Cultures have been structured according to two principles: patricentric and matricentric.The priority of matricentric principle is unconditional love: a mother loves her children regardless if they are good or bad, they are loved because they are her (or another woman’s) children. The essence of this love is mercy and compassion. In contrast, the priority of patriarchy is conditional love: a child needs to work to be respected by the father. The essence of this love is justice.
In the course of the Reformation, Luther ended the devotion to the Virgin Mary, which resulted in the elimination of the matricentric principle that existed in western culture. Erich Fromm recognized the profound influence the removal of the matricentric principle had on the development of society.
“Luther established a purely patriarchal form of Christianity in Northern Europe that was based on the urban middle class and the secular princes. The essence of this new social character is submission under patriarchal authority, with work as the only way to obtain love and approval. Behind the Christian facade arose a new secret religion, ‘industrial religion,’ that is rooted in the character structure of modern society, but is not recognized as ‘religion.’
The industrial religion is incompatible with genuine Christianity. It reduces people to servants of the economy and the machinery that their own hands build. The industrial religion had its basis in a new social character. Its center was fear of and submission to powerful male authorities, cultivation of the sense of guilt for disobedience, dissolution of the bond of human solidarity by the supremacy of self-interest and mutual antagonism. The ‘sacred’ in industrial religion was work, property, profit, power, even though it furthered individualism and freedom within the limits of its general principles.”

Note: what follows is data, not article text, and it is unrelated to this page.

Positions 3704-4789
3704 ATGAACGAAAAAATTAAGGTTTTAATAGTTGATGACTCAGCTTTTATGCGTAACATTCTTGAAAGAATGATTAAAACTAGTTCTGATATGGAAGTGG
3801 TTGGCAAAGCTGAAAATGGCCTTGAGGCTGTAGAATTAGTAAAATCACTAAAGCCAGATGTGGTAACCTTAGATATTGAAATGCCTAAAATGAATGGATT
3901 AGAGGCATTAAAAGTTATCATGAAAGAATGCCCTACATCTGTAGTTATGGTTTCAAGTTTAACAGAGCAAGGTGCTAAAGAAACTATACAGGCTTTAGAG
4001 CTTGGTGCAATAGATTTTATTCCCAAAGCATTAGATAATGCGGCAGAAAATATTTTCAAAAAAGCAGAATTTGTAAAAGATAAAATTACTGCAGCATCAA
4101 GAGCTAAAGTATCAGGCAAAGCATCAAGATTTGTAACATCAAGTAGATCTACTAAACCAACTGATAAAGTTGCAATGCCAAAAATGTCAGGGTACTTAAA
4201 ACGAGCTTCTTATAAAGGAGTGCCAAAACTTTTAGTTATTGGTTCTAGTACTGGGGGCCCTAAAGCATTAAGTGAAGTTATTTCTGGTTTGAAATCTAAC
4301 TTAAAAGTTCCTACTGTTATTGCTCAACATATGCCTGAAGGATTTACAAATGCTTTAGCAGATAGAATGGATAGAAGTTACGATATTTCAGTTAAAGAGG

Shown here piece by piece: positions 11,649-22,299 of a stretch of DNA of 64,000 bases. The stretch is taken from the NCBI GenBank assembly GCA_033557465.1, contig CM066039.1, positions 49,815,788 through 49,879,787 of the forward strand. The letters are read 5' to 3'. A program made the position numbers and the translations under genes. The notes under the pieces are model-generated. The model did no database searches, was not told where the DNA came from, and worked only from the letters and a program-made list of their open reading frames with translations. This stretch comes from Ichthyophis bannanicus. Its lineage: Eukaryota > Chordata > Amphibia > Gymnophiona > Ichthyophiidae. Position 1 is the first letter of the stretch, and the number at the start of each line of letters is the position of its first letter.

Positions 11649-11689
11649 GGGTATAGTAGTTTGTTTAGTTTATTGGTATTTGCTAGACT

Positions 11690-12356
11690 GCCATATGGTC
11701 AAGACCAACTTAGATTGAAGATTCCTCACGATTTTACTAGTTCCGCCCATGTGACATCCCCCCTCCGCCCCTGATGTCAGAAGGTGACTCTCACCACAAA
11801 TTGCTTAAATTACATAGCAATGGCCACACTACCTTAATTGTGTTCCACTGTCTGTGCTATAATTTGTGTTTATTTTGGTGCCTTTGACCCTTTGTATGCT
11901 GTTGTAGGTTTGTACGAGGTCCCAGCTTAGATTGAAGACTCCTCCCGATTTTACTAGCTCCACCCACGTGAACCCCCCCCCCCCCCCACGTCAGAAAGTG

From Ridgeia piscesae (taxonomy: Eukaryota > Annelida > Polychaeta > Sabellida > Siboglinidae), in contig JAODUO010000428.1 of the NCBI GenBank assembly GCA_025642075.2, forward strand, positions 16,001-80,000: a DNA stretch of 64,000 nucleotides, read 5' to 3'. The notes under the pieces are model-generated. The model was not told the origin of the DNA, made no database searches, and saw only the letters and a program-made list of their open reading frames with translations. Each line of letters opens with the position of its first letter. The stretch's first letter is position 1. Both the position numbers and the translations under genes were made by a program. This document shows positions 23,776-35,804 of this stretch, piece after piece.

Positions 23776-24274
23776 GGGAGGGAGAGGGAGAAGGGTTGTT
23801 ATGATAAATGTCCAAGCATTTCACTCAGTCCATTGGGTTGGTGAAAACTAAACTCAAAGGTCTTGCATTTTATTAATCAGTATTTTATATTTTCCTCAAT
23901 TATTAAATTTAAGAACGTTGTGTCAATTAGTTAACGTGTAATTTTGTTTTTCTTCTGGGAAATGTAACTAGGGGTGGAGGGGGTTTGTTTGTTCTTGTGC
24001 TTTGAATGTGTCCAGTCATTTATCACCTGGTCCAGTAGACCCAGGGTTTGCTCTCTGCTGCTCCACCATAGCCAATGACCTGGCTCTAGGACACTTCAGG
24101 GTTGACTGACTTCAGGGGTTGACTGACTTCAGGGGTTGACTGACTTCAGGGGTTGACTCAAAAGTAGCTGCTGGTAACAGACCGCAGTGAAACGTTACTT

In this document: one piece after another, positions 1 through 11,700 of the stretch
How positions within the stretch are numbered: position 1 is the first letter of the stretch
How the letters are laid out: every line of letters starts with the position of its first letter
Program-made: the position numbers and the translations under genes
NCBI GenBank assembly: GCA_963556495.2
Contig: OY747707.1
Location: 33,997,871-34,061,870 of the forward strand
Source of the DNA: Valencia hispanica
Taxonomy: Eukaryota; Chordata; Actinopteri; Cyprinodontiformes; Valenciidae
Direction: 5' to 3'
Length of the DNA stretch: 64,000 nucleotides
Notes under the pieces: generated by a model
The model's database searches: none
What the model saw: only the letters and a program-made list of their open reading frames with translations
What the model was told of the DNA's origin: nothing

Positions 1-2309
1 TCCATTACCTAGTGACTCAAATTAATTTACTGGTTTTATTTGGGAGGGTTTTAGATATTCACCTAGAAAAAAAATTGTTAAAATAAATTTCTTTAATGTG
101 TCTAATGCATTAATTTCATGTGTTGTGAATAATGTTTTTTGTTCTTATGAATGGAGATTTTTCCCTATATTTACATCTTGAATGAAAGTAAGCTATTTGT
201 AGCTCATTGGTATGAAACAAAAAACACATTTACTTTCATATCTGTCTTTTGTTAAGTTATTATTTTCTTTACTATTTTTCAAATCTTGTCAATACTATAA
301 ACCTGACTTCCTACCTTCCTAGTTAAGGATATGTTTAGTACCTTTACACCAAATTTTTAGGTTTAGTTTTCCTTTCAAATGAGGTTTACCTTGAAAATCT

The Virgin Mary was a predominant figure in Renaissance art—about 1 in 4 paintings of the period represent her. I suspect that Cranach sensed the dangers of the elimination of the image of the Holy Mother and I believe his Charity paintings were intended to compensate because the image of the mother ultimately represents the principle of what ought to be. Traditionally, the father would support the family by going out into the imperfect world; he would deal with objective reality with a focus on prosperity. The mother would remain with the children in the bonds of human solidarity which better reflects genuine Christian principles because they can be compromised in an antagonistic environment.
In all of Cranach’s Charity paintings, one of the children is a little girl, in some works it is difficult to tell because only a tiny pigtail indicates the child’s gender. In two of paintings the girl holds a doll, as her role model, the mother holds an infant, Cranach’s paintings are the only Charity paintings I know of that include this iconography, feminine nature was to be valued and respected. Matriarchy has found expression in humanism and natural law, the idea of the sacredness of life and human equality.
Art that follows the tradition of the Charity paintings has fallen out favor due to a patricentric view that regards such work as regressive. While the Reformation had some positive points to the Protestant work ethic, it had the effect in atomizing society. Our perception of human interactions has changed due to loss of the matriarchal perspective, nudity is interpreted form a subtext of self-interest and mutual antagonism, which often leads to misinterpretation. It makes a great difference if the body is viewed as a commodity or if it is viewed from the perspective of a loving mother that appreciates the sacredness of life. In the past the matriarchal perspective colored the perception of even sensual subjects, as in Cranach’s Venus paintings, the figures reflect a gentle eroticism. I believe much of contemporary feminism is at fault in that it has been compromised by the values of industrialization, it is actually patricentric in its values, it takes part in what Fromm called it the, “industrial religion.” Many artists from the beginning of the 20th century sensed the effect of alienation and created work that embraced the bonds of human solidarity as a counterbalance but the current barely exists today.